Op-Ed: “The FO v Ministère public (Sanctions extraterritoriales) case : revisiting the territoriality principle” by Nuno Cunha Rodrigues
Last week, on 9th September 2021, the Court of Justice issued its judgment in the case Ministère public (Sanctions extraterritoriales) (C-906/19), a preliminary ruling concerning the possibility and limits for the imposition by a Member State of sanctions for road transport infringements in other Member States.
The French Court of Cassation submitted two questions to the Court of Justice: (a) whether the obligations on drivers under Regulation 3821/85 apply when vehicles are driven both on regular services covering less than 50km and on longer journeys, and (b) whether the infringing acts at issue could be subject to a prosecution in France even though they were committed in Germany.
Concerning the first question, the Court of Justice confirmed that a single vehicle operating as mixed-use falls entirely within the scope of application of Regulation 3821/85.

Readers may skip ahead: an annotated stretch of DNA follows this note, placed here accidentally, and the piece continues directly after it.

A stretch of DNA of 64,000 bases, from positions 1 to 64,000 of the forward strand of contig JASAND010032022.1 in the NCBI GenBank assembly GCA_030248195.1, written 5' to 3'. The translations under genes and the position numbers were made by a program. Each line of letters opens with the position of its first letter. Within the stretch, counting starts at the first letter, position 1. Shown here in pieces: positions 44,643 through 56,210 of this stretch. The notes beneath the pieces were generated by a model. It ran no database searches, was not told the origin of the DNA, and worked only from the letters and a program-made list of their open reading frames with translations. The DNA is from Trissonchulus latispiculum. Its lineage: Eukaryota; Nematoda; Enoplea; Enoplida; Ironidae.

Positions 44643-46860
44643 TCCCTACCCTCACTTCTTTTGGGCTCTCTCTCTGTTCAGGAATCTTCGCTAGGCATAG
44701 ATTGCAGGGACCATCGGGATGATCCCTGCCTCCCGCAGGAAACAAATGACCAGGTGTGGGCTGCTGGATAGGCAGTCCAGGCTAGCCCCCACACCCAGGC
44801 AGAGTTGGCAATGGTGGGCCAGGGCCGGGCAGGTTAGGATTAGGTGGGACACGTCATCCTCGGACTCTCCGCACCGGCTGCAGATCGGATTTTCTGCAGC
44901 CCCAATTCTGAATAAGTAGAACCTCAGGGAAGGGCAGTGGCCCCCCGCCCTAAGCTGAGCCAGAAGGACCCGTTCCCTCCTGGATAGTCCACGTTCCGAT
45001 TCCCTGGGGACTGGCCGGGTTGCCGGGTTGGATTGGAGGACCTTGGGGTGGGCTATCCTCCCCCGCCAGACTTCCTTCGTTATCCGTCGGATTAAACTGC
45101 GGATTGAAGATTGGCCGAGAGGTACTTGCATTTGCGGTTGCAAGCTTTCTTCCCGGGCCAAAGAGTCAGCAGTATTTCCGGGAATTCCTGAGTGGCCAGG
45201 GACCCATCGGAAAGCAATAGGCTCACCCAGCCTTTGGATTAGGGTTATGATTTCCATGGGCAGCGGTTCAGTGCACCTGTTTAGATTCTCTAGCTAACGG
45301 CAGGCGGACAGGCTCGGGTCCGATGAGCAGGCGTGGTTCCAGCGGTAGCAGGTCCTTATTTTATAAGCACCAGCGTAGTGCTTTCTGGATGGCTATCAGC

The second question concerned the interpretation of Article 19(2) of Regulation 561/2006. It was not the first time that this provision was under the scrutiny of the Court. It had already been considered in the Eurospeed (C‑287/14) and Baumgartner (C‑513/17) judgments. In both cases, the Court of Justice concluded that Article 19(2) of Regulation 561/2006 allowed competent authorities of a Member State to impose a penalty for an infringement of the Regulation, even if it was committed in the territory of another Member State in which the undertaking had its seat.